I confess that as I listened to this simple recital my heart was going up in thanksgiving to God for answered prayer, the prayer really of months, if not years, that I might come to know how to master His Word. And yet, side by side with the thanksgiving was humiliation that I had not discovered so simple a principle before, which a boy of ten or twelve might have known. And to think that an “ordained” minister must sit at the feet of a layman to learn the most important secret of his trade!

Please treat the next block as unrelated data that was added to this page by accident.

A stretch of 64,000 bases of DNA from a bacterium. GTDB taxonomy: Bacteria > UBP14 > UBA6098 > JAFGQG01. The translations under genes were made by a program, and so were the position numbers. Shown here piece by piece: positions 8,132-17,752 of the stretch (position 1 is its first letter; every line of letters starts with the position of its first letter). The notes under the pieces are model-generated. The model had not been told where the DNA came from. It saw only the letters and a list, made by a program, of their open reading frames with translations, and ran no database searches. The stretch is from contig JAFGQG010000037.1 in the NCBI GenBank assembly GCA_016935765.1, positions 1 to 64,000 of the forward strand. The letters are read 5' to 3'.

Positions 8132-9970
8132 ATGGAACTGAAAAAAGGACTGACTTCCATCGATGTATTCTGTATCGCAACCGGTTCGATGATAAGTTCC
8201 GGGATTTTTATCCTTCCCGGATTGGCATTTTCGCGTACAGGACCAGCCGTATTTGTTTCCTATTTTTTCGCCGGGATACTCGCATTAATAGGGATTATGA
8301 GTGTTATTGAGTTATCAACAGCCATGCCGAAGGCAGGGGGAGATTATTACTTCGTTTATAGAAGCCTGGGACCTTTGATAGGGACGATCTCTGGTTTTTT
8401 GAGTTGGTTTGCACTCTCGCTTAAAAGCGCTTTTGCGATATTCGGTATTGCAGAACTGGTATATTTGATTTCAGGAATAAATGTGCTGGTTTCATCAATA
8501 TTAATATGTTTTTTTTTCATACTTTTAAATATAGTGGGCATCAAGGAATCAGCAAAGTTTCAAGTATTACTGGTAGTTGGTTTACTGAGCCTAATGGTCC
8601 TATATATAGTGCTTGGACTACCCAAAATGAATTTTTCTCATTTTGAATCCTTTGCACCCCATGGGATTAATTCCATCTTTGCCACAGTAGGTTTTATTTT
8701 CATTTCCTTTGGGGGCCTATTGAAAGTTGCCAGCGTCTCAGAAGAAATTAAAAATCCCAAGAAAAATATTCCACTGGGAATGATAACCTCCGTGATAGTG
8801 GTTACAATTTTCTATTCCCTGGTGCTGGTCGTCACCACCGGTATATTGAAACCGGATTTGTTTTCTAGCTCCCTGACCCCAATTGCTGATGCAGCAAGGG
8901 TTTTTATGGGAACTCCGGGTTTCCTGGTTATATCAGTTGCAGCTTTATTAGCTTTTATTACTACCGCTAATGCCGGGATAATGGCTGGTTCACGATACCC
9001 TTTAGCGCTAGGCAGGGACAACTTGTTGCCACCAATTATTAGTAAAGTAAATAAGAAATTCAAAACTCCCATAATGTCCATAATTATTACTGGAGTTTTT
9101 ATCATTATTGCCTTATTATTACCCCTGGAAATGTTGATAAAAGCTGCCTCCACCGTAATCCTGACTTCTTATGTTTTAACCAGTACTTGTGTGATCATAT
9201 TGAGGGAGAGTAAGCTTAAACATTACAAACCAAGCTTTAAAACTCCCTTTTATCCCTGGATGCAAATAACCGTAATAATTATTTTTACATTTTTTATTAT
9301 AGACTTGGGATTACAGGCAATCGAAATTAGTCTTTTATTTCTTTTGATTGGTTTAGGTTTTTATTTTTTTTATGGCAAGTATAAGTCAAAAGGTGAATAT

Since that day, however, the writer has found some comfort in the thought that other ministers have had a not unlike experience. In an address before the National Bible Society of Scotland, the Rev. Dr. Stalker speaks of the first time he ever “read a whole book of the Bible straight through at a sitting.” It was while as a student he was spending a winter in France, and there being no Protestant church in the town where he was passing a Sunday, he was thrown on his own resources. Leaving the hotel where he was staying, he lay down on a green knoll and began reading here and there as it chanced, till, coming to the epistle to the Romans, he read on and on through to the end. “As I proceeded,” he said, “I began to catch the drift of Paul’s thought; or rather, I was caught by it and drawn on. The mighty argument opened out and arose like a great work of art above me till at least it enclosed me within its perfect proportions. It was a revolutionary experience. I saw for the first time that a book of Scripture is a complete discussion of a single subject; I felt the force of the book as a whole, and I understood the different parts in the light of the whole as I had never understood them when reading them by themselves. Thus to master book after book is to fill the mind with the great thoughts of God.”